Tjintjintjin (Cave) Dreaming #497


This painting depicts designs associated with the rockhole and cave site of Tjintjintjin, just to the west of the Kintore Community in Western Australia. The roundels and lines in this painting depict the geographical features in the area through which an old woman, Kutungka Napanangka, passed during her travels from Malparingya in the north-west. At this site Kutungka knew of an ancestral kuniya (snake) that lived underground. She proceeded to dig a hole in search of thew Kuniya, eventually locating and killing it. She then cooked and ate it, before continuing her travels east to Muruntji, south-west of Mt. Liebig.

During her travels Kutungka also gathered the edible berries, known as kumparapara or desert raisin from the small shrub Solanum centrale. The small circles in the painting represent the kumparapara. At Muruntji she was accosted by one of a group of boys so she chased them and caught all but the culprit, who managed to escaped. She killed the others and cooked them in a fire before travelling to Kaltarra, where she entered the earth.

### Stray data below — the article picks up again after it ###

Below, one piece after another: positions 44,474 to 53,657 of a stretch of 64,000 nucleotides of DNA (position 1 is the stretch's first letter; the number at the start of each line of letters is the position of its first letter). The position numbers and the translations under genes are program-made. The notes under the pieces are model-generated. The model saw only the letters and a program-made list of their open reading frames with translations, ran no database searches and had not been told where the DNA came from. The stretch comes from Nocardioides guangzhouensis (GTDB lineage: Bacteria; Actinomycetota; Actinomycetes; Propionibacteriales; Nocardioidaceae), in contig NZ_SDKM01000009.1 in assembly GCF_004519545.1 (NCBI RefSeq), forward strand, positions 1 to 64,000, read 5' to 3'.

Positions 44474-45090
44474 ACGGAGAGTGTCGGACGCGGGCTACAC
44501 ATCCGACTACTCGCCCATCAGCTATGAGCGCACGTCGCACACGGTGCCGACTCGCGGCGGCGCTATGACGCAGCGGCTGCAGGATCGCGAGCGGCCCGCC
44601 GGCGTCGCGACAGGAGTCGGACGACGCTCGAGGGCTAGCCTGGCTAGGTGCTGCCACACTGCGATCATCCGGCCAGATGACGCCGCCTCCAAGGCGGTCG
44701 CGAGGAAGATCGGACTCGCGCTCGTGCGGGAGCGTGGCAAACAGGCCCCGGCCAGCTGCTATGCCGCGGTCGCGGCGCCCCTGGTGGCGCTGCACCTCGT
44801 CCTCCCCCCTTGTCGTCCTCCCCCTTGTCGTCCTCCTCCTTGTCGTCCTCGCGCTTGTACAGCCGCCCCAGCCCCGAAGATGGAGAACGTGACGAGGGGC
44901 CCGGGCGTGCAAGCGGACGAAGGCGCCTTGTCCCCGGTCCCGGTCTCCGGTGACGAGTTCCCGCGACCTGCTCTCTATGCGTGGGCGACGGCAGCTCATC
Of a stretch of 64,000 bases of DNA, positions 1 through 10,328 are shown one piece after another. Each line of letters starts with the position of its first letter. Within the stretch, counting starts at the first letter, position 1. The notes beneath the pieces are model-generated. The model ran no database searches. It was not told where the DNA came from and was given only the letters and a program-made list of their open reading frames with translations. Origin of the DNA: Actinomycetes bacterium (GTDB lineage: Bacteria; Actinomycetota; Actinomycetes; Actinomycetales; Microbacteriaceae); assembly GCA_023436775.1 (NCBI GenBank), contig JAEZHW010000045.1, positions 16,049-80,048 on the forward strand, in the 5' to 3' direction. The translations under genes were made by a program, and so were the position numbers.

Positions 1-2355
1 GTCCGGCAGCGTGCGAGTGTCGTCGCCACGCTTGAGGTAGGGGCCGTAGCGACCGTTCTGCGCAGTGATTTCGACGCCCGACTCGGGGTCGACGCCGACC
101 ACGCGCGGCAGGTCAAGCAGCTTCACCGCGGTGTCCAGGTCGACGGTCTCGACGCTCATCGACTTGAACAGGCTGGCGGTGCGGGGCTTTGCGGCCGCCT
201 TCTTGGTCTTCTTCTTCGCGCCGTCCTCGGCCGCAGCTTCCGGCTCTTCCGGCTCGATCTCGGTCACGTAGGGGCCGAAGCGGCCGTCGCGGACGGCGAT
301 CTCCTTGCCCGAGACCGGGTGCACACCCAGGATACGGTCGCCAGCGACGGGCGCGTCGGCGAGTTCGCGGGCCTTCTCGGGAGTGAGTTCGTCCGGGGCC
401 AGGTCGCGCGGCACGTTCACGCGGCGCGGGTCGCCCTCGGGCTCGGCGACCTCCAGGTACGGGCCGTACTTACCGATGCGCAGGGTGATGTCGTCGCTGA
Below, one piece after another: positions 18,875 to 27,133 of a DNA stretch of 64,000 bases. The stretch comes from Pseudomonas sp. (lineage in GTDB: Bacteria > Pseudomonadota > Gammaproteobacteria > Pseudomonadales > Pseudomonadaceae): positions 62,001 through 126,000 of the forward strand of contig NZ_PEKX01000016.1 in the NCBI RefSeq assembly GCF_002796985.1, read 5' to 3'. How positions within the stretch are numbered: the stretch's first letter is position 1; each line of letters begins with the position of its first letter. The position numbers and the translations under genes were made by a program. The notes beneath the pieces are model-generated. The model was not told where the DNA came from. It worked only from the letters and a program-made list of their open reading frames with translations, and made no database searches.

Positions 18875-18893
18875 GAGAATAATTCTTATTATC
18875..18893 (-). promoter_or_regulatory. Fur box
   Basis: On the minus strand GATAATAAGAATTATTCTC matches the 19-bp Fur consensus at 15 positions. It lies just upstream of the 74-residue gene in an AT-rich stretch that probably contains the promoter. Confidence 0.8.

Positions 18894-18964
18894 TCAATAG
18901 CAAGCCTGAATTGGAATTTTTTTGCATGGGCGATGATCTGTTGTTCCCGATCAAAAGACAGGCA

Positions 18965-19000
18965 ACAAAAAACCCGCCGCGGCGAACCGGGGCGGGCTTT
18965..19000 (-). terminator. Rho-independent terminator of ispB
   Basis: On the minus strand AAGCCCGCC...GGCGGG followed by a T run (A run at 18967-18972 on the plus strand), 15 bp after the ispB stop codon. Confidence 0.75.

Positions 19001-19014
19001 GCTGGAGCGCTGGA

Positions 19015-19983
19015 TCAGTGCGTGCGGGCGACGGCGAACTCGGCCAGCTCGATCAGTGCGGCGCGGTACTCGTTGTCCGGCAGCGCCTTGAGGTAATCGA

Debra Nakamarra

b. 1964

Debra Young Nakamarra was born in 1964. She is the daughter of famous western desert artists Walangkura Napanangka and Johnny Yungut Tjupurrula who both have been represented successfully by the Papunya Tula Artists collective in central Australia.Debra started painting in 1984 after learning her own Dreamtime stories. She also frequently paints with her sisters Lorraine Yungut Nakamarr . . .
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more work by Debra Nakamarra

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